|"Only dull people are brilliant at breakfast"
|"The liberal soul shall be made fat, and he that watereth, shall be watered also himself."
-- Proverbs 11:25
In our new era of relentless, abusive laws aimed at curtailing women’s reproductive rights, it takes a lot to stand out from the crowd, but South Dakota managed to do just that on Tuesday, when Gov. Dennis Daugaard signed into law a bill requiring a three-day waiting period -- the longest waiting period in the nation -- for any woman seeking abortion.
But even that is not what makes this law stand out. That honor goes to the requirement that women seeking abortion must go to a crisis pregnancy center, to submit to a lecture on the supposed evils of abortion; a lecture that will almost surely include misinformation on the dangers of abortion. In passing this law, South Dakota hit a triple, attacking reproductive rights, privacy rights and religious freedom with one law aimed at the single abortion clinic left in the entire state of South Dakota.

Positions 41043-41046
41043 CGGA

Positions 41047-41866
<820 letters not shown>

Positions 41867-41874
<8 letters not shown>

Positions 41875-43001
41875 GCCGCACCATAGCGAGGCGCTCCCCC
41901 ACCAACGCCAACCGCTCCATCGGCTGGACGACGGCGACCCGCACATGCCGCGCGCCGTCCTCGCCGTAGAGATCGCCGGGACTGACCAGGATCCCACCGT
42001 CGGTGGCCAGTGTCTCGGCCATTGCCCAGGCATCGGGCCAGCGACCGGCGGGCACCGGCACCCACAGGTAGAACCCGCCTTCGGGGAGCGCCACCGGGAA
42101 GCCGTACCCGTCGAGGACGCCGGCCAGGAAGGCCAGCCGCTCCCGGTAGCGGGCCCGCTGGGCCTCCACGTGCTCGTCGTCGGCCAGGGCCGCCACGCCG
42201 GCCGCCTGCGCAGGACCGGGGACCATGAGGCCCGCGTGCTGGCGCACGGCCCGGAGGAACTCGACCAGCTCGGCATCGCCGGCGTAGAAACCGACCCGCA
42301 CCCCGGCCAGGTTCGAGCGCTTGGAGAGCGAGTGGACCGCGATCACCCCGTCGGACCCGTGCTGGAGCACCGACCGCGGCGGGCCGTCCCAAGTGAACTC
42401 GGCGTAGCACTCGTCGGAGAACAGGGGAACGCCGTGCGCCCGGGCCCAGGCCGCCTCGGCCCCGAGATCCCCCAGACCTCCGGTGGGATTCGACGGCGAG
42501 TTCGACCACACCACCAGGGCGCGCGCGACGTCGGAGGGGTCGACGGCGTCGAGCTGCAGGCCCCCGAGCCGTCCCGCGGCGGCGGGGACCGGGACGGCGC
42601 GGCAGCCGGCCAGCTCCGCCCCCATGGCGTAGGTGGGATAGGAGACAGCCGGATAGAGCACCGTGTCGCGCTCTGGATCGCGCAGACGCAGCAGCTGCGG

That the anti-choice movement is mostly a Christianist movement bent on imposing its religious beliefs on the public at large is one of the most under-discussed aspects of the abortion debate. This law should highlight the theocratic underpinnings of the anti-choice movement. Most and probably all crisis pregnancy centers are religious organizations that object to abortion because it conflicts with their religious dogma about female sexuality, women’s roles, and their belief about when the soul enters the body. Requiring women to sit through a lecture on Christian ethics about sexuality before getting an abortion should be a clear-cut case of a violation of the establishment clause of the First Amendment, even if the crisis pregnancy centers are careful to avoid saying the word “Jesus” too much.
Unlike many other states, Texas does not ban workplace discrimination based on gender identity, sexual orientation, or marital status. But don't be alarmed; the Lone Star State is working on that whole civil liberties thing. Last week, Republican State Rep. Bill Zedler introduced HB 2454, a bill that would establish new workplace protections for proponents of intelligent design. Here's the key part:
An institution of higher education may not discriminate against or penalize in any manner, especially with regard to employment or academic support, a faculty member or student based on the faculty member's or student's conduct of research relating to the theory of intelligent design or other alternate theories of the origination and development of organisms.